Sunday morning service isn’t the only way to pray. We live our faith by serving others. Rolling up our sleeves is one way of getting down on our knees.
Outreach at Church of the Nativity focuses on hunger and poverty, Earth care, and social justice. While some programs emphasize one or another of these foci, inevitably they merge into each other. Likewise, some initiatives support international programs, some local or regional. The environmental or Earth care initiatives remind us that little is just international or just local and that “loving our neighbor” includes caring for wherever that neighbor might live.
Some of the programs grow out of long and deep roots at Nativity, while others are brand new. Fresh ideas are always welcome, and we strive to make Outreach at Nativity as intergenerational as possible. Below are brief descriptions of current Outreach programs. Everyone is invited to share ideas with the Outreach Ministry Team, which meets on the second Thursday of every month beginning at 7 pm in the parish hall conference room. We urge every parishioner to find a place in one or more of these ministries.
An international relief organization based in Raleigh, Rise Against Hunger (formerly Stop Hunger Now) distributes food and other life-saving aid to vulnerable children and families around the world, and works to help end world hunger. In recent years, Nativity has hosted annual meal-packing events, during which 10,000 meals are packaged in two hours. If you would like to help organize this intergenerational, parish-wide event, contact René Garces.
Haiti Reforestation Partnership (CODEP)
US-Uganda Orphans Education Fund
Several years ago, The Rt. Rev. Samuel Kamya, then Anglican Bishop of West Buganda in the nation of Uganda and brother of one of our parishioners, visited Church of the Nativity and called our attention to the needs of his war-torn, HIV-ridden nation, and asked that we provide funds to educate Ugandan girls who are orphaned and poor. This ministry continues as an independent 501-c3 entity, the US-Uganda Orphans Education Fund; several members of Nativity are on its Board of Directors. To learn more about this project, contact Barbara Kamya.
Church of the Nativity has a strong commitment to promoting a healthy environment, with a range of efforts promoted by a committee called Environmental Stewardship at Nativity. Activities range from cultivating an organic community garden, to installing solar panels to power two of our buildings, to using recyclable cups and plates, to partnering with the Audubon Society to make our campus habitat friendly. Recently Church of the Nativity received a grant to promote composting in North Carolina as a means of sequestering carbon dioxide.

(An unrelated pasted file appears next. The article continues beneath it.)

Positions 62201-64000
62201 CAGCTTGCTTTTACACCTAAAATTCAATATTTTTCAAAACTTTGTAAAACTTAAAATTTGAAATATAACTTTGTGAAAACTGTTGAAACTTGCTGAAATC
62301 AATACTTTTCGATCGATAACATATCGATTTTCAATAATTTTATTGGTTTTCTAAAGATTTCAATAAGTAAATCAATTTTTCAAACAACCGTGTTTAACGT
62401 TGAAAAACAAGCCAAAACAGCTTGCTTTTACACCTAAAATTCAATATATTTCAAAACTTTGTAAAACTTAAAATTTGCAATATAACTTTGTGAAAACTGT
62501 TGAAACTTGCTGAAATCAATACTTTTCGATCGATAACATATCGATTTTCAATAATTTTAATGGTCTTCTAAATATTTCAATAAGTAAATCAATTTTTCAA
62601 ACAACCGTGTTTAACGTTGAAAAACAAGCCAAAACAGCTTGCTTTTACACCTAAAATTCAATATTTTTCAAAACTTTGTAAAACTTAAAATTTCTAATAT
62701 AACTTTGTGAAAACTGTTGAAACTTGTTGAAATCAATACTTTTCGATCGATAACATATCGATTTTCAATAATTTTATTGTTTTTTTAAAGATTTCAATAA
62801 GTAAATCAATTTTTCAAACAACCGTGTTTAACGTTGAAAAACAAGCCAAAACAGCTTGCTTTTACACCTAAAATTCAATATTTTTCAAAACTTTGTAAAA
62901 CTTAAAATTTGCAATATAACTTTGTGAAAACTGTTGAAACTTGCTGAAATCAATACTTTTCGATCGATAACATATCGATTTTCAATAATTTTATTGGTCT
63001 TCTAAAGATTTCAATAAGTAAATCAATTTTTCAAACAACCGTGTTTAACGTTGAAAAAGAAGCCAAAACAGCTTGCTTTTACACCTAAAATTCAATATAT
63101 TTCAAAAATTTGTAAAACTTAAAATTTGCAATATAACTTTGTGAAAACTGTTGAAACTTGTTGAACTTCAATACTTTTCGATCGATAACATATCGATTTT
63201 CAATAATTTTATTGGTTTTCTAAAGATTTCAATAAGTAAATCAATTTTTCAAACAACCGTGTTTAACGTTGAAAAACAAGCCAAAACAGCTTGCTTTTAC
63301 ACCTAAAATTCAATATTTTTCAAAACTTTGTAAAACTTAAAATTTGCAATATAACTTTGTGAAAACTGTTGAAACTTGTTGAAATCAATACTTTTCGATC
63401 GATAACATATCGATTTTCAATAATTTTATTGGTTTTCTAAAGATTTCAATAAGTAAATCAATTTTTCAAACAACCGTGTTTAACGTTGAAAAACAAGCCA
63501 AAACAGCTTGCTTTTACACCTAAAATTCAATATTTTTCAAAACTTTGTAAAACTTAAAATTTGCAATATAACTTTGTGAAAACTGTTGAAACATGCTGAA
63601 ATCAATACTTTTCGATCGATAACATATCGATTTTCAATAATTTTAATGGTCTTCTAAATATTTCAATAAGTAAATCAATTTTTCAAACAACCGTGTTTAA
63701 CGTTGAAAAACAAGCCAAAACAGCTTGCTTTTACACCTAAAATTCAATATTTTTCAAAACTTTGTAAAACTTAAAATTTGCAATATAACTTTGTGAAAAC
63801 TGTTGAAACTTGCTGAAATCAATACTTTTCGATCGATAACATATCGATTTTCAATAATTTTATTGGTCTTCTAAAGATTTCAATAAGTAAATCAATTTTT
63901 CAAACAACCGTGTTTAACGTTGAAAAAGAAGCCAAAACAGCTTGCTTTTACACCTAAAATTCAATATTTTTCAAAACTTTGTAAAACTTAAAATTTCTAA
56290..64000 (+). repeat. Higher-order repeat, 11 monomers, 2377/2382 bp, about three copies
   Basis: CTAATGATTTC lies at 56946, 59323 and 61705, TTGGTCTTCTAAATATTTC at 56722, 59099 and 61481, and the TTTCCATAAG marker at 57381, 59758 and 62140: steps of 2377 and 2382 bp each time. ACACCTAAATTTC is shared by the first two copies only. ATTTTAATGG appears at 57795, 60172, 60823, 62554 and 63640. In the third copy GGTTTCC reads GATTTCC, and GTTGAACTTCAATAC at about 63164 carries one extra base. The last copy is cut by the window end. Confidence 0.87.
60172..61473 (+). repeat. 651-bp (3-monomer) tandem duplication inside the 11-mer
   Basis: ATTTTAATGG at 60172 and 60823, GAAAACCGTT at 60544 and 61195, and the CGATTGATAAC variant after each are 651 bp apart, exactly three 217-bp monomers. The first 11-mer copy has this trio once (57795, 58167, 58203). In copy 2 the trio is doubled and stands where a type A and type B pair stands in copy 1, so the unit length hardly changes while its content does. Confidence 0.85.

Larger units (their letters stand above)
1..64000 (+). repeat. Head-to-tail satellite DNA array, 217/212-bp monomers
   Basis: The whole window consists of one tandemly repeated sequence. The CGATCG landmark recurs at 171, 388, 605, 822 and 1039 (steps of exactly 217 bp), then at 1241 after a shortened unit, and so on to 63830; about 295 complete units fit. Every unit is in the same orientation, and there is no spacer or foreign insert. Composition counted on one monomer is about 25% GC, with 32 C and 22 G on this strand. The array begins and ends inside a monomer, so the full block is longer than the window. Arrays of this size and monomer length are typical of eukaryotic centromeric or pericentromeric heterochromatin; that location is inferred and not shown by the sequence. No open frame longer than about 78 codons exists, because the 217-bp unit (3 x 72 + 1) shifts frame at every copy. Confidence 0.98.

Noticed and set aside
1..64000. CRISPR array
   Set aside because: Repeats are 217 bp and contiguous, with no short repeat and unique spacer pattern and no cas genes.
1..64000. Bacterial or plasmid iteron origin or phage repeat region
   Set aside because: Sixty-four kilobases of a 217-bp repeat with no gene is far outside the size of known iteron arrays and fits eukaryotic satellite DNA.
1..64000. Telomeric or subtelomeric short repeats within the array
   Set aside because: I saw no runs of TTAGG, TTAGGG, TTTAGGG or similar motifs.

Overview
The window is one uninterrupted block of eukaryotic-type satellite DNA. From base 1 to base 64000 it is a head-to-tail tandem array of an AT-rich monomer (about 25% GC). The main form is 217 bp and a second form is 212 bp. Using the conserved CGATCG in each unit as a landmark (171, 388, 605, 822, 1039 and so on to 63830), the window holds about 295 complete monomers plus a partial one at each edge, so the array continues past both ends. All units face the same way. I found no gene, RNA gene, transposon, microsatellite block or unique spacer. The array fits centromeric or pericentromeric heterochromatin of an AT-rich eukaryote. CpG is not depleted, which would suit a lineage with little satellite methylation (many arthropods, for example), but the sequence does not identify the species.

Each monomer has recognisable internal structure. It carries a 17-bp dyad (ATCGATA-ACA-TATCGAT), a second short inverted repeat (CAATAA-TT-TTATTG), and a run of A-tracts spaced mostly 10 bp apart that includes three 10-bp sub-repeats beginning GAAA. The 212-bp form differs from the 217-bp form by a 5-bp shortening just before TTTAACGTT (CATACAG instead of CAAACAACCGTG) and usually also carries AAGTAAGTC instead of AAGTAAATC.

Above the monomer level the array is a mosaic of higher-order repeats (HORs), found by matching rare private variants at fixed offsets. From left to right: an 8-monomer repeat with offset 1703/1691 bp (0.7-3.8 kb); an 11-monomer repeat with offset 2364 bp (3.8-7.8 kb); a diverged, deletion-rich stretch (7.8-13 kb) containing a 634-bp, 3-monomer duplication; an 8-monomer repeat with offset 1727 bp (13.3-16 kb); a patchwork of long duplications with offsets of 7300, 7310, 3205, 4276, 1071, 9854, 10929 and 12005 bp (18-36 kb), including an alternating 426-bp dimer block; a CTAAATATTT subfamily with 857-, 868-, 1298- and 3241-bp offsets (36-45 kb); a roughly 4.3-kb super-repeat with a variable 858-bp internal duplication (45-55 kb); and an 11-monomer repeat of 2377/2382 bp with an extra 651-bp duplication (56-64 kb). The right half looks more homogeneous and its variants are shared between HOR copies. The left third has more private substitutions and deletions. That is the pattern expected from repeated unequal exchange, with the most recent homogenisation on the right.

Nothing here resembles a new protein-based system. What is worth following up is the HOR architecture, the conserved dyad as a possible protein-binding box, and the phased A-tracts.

For a series of articles on Creation Care at Nativity, click here. Contact Carl Sigel.
North Carolina Interfaith Power & Light (NCIPL) is a program of the NC Council of Churches. NCIPL works with faith communities to help them become faithful stewards of creation by responding to climate change through the promotion of energy conservation, energy efficiency, and renewable energy. A Nativity parishioner is Chair of the Executive Committee. To become involved in this or other parish environmental initiatives, consider joining Nativity’s Environmental Stewardship Committee and/or contact Carl Sigel.
Nativity Community Garden
Youth and adult parishioners interested in organic gardening, composting, water conservation and being good stewards of the land reconnect with the land and share Earth’s bounty for those in need in our community through the Inter-Faith Food Shuttle. The garden itself is on the parking lot side of the Education Building. Participants are each assigned a raised bed, from which they share a percentage with a nearby low income housing development. If you would like to participate, contact Carl Sigel.
Nativity is one of Audubon NC’s Bird-friendly Communities. In February 2015, the Kinder Garden Preschool installed 10 brown-headed nuthatch nesting boxes. To become involved in this or other parish environmental initiatives, consider joining Nativity’s Environmental Stewardship Committee and/or contact Carl Sigel.
Social Justice Advocacy
This group gathers monthly to discuss issues of social justice, to support those present who are impacted by discrimination, and to consider the role people of privilege might contribute, consciously or not, to that discrimination. The group also promotes events of current interest and affords opportunities for parishioners to engage in difficult conversations about discrimination, response, and reconciliation. The group formed out of particular concerns over racial conflicts of our time and quickly discovered common cause with people being discriminated against because of their faith, nationality, sexual orientation, or physical/mental challenges. Social Justice Advocacy invites and encourages participation of any parishioner or community member. For further information, contact Becky Showalter, Waltye Rasulala, or Beth Crow, or click here.